Education: A pinnacle of accomplishment

Robert Asher, founder of the prestigious Israel Arts and Science Academy for gifted young students, discusses the past present and future of academic excellence in Israel.

ROBERT ASHER and his wife Mary Jane co-founded the Israel Center for Excellence Through Education. (photo credit: Courtesy)
ROBERT ASHER and his wife Mary Jane co-founded the Israel Center for Excellence Through Education.
(photo credit: Courtesy)
Nestled in the midst of Jerusalem’s southern Givat Hamasua neighborhood sits one of the most prestigious high schools for gifted young students – the Israel Arts and Sciences Academy.
Serving as a model of coexistence, academic excellence and leadership, this unique and innovative school is celebrating 25 years since first opening its doors to Israeli youth.
In honor of this milestone, Robert Asher, founder and chairman of the Israel Center for Excellence through Education, the parent organization of IASA recently sat down with The Jerusalem Post to discuss the past, present and future of academic excellence in Israel.
Asher has dedicated his life to the US-Israel relationship and to promoting academic excellence in Israel and the US. In addition to serving as the chairman of the ICEE, he is also a past president and current chairman emeritus of the American Israel Public Affairs Committee. Asher is a member of the International Board of Governors of the Weizmann Institute of Science in Rehovot and a past president of the Feinberg Graduate School, he holds an honorary doctorate from the institution.
The foundations for academic excellence in Israel began across the ocean in Chicago where he was born and raised.
“We were living in Chicago and were involved with the International Youth Music Festival in Vienna,” he recounted.
“After five years we were invited to bring the festival to Israel and what we discovered was that Israel didn’t need another festival,” he joked. “But it did need musical instruments and teachers.”
And so, Asher and Mary Jane, his wife, struck a deal with the Education Ministry to provide some 1,000 musical instruments to schools throughout the country.
“Back then, in Israel having musical instruments was a big deal,” he said.
Not resting with this one donation, Asher set out to expand and enrich music and arts programs. He partnered with Haim Zipori, one of the initiators of the community center movement in Israel and together they founded the now defunct organization MATAN to promote music and dance.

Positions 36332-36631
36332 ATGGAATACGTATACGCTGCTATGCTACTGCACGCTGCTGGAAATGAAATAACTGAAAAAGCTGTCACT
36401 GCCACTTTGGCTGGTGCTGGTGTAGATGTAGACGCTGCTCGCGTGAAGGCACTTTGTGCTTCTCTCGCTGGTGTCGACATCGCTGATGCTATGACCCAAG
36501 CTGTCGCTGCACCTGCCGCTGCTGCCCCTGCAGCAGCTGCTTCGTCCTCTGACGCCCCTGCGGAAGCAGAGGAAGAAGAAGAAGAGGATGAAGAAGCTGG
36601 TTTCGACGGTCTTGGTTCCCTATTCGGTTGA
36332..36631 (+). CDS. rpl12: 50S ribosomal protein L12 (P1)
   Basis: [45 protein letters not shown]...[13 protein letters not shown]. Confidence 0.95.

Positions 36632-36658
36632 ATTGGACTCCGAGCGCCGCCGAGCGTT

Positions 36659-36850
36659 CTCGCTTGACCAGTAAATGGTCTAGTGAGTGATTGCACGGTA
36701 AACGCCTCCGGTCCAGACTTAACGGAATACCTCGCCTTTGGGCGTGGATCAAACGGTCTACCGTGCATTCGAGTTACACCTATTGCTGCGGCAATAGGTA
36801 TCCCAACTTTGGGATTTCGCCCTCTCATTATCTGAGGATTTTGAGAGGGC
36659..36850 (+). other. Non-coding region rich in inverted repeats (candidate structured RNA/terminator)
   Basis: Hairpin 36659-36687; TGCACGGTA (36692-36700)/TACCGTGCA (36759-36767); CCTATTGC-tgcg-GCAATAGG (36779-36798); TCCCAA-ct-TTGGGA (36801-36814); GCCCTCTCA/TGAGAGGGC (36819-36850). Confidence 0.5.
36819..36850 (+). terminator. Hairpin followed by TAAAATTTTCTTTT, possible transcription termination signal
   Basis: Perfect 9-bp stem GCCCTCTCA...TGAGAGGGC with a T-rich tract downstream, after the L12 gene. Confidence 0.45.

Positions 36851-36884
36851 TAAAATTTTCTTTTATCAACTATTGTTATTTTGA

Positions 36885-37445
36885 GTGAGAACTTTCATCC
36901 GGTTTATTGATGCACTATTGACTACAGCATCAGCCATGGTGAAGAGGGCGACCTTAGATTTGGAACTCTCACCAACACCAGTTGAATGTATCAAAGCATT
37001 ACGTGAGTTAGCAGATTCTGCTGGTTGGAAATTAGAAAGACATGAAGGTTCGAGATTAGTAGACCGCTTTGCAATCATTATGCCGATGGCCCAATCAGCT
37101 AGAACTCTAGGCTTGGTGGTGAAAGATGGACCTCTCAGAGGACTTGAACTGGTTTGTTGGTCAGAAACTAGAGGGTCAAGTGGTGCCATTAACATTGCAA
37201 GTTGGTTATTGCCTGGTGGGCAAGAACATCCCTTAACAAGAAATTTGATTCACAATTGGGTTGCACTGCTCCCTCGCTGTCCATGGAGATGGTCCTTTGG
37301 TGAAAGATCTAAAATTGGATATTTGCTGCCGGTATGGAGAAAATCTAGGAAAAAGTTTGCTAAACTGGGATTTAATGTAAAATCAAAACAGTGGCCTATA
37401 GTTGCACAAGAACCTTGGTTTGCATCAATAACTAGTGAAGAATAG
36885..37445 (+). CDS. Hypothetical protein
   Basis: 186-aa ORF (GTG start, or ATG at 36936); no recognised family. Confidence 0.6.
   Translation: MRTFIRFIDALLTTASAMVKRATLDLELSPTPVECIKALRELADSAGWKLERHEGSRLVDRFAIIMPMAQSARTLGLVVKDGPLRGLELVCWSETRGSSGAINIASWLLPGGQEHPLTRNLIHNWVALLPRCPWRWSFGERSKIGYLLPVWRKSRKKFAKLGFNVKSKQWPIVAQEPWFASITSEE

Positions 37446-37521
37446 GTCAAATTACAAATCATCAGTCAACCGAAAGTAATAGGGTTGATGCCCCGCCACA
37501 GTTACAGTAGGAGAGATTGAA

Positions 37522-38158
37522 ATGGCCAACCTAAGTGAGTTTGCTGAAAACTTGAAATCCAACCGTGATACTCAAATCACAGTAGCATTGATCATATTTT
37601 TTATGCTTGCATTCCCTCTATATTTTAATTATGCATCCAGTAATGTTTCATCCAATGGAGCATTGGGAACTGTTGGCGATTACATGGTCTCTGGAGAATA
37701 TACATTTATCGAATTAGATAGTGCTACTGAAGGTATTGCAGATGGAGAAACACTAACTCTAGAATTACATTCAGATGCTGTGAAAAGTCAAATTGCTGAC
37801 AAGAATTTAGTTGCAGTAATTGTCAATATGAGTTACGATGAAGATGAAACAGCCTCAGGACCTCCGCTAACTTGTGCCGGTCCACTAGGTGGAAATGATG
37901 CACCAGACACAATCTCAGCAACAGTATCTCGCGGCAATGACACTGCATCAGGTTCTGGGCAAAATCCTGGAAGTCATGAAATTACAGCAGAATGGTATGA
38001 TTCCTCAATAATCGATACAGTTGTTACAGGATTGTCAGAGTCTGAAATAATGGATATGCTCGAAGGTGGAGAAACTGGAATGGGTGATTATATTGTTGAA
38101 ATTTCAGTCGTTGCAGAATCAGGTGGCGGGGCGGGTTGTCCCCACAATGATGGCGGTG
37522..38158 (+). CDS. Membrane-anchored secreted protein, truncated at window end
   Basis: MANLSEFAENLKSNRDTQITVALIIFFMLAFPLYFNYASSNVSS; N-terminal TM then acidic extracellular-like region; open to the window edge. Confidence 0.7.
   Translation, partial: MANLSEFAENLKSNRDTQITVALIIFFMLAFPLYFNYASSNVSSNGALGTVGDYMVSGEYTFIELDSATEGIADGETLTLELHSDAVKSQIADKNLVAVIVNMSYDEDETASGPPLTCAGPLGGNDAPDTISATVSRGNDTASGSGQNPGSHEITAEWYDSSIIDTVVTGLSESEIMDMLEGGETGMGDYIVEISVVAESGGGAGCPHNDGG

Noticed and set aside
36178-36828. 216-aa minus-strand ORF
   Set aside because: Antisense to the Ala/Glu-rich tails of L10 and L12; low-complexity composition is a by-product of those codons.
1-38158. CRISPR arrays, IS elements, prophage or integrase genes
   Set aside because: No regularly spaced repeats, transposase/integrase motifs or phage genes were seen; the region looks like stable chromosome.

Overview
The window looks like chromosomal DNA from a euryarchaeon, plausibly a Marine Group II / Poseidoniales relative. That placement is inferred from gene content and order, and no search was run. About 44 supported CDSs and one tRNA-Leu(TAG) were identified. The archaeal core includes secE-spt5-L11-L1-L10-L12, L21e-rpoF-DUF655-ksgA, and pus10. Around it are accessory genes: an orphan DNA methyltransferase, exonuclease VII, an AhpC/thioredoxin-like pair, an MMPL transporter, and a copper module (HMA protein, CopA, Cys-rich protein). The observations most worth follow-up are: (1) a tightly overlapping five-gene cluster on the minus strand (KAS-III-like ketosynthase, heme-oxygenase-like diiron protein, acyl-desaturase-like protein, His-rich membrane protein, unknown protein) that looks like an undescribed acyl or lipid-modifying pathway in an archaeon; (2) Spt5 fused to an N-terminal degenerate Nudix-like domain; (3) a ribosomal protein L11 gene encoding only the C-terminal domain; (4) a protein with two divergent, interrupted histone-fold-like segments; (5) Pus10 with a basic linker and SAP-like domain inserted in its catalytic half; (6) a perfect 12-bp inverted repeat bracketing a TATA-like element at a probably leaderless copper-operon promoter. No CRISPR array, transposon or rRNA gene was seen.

Zipori then introduced Asher to the late Raphi Amram, and the trio began a three-week music and dance summer camp program for high school students.
“What a renaissance man, and his trademark was shlekes [suspenders],” Asher said of Amram. “It was a fantastic partnership and he was such a force when it came to building the school.”
But before it was a school, Asher said, “It started as a summer camp for three weeks in summer and soon after we added one week in Passover and another week during Hanukka.”
Mary Jane served as program director, Amram was camp director and Asher helped provide the financial backing. MATAN was an enormous success and demand for the program quickly expanded.
“We decided why not turn this into a school and so we went to Eliezer Shmueli who was education minister at the time and said, ‘We want to start a school for students in the performing arts,’” said Asher.
Shmueli was interested in the idea but suggested to also incorporate the sciences, he explained – a revolutionary idea.
“There was nothing in the US like it – an interdisciplinary school,” he said. “It was the first school of its kind in the West that we know of and it was founded on three principles: excellence, leadership and public service.”
Founded on these three principles, IASA has grown to become one of the most sought after schools for young gifted minds in the country.
Acceptance into the high school requires a nearly yearlong application and screening process, with only some 250 slots available for interested students.